‘The greatest growth always comes when ideas collide’ | ACC graduate selected for prestigious workshop

Marisela Perez Maita, a Journalism student at Austin Community College District (ACC) and a spring 2024 graduate, has been chosen as one of the 14 students nationwide to participate in the prestigious University of Chicago’s ‘The Point Program for Public Thinking Summer Workshop’. This fully funded, two-week workshop also offers college credit, marking a significant achievement in Marisela’s academic journey. 

She will join more than 3,000 students invited to participate in the Spring 2024 graduation Friday, May 17, at H-E-B Center at Cedar Park. 

Read more about this honor and what’s next for Marisela.

Written by: Marisela Perez Maita

The Point Program for Public Thinking is a summer workshop co-sponsored by The University of Chicago’s Parrhesia Program for Public Discourse and The Point Magazine. The first time I heard about it was after the Honors Program announced ACC alumni Angelica Ruzanova was accepted for the inaugural workshop. Since that moment, I told myself I would apply for their second session. I’m not exaggerating when I say I have been waiting since March of 2023 for this opportunity. That year, however, I still applied for many other Parrhesia Program summer courses and received a scholarship to attend the “Ethics in the Digital Age” remote course. In it, we discussed the work of philosophers, historians, anthropologists, and sociologists to explore technology as an integrated part of our everyday lives. After experiencing such a good summer course, I wanted to aim higher and apply for The Point Program once it was available again, which wasn’t hard to know because Dr. Anne Marie Thomas kindly sent the honors students the application as soon as it was open in January. 

This year, the workshop will explore “The Personal and the Political,” a topic that we examined in our own community college during the spring Great Question Seminars with the work of James Baldwin’s Down at the Cross and Gloria Anzaldúa’s Borderlands/La Frontera: The New Mestiza. I talked about both readings in my application for the Public Thinking Workshop and connected them with my experiences navigating politics, cultural values, and norms since I immigrated to the United States. I discussed, too how my role as a writer and officer of ACCENT, the student-led news team of ACC, has given me a purpose to advocate for dialogue and openness of mind. Every new idea we pitched and decided to write about in ACCENT, or conflict of interest we discussed and considered, challenged my established ways of thinking and helped me find new perspectives. To respectfully dialogue with people is to understand our values and beliefs more thoroughly, and I am looking forward to The Point Program for Public Thinking this summer to keep exploring freedom of thought and expression.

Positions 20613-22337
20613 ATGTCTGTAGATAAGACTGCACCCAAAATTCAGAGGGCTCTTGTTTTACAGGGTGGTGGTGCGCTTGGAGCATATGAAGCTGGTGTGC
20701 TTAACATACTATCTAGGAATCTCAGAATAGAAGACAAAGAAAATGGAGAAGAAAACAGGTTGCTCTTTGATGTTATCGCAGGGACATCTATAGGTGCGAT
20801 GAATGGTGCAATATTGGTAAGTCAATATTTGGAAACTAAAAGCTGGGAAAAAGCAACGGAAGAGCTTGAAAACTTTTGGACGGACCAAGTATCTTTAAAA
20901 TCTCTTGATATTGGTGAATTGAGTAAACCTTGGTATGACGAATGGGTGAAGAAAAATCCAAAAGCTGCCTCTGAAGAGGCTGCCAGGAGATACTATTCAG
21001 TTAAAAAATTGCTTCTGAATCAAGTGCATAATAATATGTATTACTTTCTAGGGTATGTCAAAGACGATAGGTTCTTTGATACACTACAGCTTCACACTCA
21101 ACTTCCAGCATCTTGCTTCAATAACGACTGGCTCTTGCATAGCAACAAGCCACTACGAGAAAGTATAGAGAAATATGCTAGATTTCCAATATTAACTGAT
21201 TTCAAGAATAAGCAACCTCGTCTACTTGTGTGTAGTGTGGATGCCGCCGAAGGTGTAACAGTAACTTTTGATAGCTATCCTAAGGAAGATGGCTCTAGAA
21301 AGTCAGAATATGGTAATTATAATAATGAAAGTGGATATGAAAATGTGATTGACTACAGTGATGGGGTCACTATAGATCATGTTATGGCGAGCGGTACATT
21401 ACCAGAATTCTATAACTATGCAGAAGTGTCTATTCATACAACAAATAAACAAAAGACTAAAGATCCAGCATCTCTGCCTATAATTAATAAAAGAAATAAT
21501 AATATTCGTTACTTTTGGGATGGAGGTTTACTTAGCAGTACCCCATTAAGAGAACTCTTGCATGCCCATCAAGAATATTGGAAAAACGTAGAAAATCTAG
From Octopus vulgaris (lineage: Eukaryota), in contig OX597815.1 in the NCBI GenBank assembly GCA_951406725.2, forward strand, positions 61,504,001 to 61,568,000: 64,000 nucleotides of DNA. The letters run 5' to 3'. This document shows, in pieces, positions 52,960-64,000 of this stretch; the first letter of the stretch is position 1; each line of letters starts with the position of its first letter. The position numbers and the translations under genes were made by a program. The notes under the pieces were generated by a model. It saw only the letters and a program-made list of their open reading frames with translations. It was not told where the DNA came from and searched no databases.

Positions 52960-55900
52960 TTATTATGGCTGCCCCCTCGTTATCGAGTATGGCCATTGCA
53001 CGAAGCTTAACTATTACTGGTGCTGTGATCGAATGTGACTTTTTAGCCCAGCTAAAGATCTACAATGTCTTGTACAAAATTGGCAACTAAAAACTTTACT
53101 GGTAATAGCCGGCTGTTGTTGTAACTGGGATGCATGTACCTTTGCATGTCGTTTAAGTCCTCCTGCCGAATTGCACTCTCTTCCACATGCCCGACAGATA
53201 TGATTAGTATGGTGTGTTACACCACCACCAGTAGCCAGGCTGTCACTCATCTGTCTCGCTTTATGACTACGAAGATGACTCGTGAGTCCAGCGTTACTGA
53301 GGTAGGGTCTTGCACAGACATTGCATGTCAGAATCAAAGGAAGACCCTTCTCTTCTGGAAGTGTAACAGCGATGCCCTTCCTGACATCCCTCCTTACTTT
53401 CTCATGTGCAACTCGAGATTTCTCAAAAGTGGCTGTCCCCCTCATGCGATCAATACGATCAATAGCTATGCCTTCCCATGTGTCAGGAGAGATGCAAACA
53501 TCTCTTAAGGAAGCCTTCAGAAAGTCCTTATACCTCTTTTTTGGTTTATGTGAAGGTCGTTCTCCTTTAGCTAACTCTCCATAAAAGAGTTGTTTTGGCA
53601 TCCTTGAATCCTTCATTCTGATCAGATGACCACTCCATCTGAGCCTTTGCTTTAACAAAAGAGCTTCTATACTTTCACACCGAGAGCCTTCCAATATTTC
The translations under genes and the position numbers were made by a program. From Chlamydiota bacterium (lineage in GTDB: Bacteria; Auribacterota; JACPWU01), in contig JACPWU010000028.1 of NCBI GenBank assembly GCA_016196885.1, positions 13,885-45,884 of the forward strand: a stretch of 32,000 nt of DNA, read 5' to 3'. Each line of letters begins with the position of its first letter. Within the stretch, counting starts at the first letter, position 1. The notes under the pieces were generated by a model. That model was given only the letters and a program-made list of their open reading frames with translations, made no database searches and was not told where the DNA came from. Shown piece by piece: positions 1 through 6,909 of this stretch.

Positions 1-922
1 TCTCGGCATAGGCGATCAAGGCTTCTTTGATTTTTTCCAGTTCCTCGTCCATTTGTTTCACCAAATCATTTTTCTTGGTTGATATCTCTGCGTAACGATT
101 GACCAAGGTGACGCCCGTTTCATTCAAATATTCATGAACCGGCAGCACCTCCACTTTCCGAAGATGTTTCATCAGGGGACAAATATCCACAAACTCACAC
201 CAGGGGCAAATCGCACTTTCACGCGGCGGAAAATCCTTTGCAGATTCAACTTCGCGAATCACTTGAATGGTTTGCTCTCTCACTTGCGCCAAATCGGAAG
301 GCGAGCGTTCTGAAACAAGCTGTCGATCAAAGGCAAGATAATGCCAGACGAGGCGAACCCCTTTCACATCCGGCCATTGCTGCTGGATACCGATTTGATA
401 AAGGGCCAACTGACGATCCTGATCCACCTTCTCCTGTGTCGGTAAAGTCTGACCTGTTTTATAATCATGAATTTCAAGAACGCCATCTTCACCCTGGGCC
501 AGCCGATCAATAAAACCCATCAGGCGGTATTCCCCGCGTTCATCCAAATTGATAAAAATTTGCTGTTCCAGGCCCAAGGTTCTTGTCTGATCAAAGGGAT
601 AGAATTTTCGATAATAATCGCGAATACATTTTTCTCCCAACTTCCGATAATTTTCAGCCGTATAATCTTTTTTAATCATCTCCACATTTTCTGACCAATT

The workshop’s final assignment will be to design a project to foster public conversation about the personal and the political on our own college campuses. My experience in my honors classes, the seminars, newsroom meetings with ACCENT, and many other student organization events has given me plenty of perspective on what makes a safe place to engage in meaningful and respectful conversations. I am grateful ACC has such a Liberal Arts environment that has enhanced my independent inquiry alongside students and faculty as curious as me. 

As an aspiring journalist, the workshop will be a key learning opportunity. Knowing how to observe, discern, and recount the reality we live in is a job that requires a lot of dedication and introspection. To have the opportunity to explore the most difficult questions to answer (how do we balance political allegiances with our intellectual, religious, and aesthetic values? Can we pursue dialogue, let alone maintain friendship and romance, across deep political disagreement?) will be a challenge that will help me understand the interconnectedness of human thought with its self and its environment, and most of all the “self” that allows to connect with others. The greatest growth always comes when ideas collide with each other, and it is up to the thinkers to unveil the truth together through dialogue. As a journalist, I want to be that bridge that allows more ideas and people to meet and recognize each other beyond the opposite views they may hold. 

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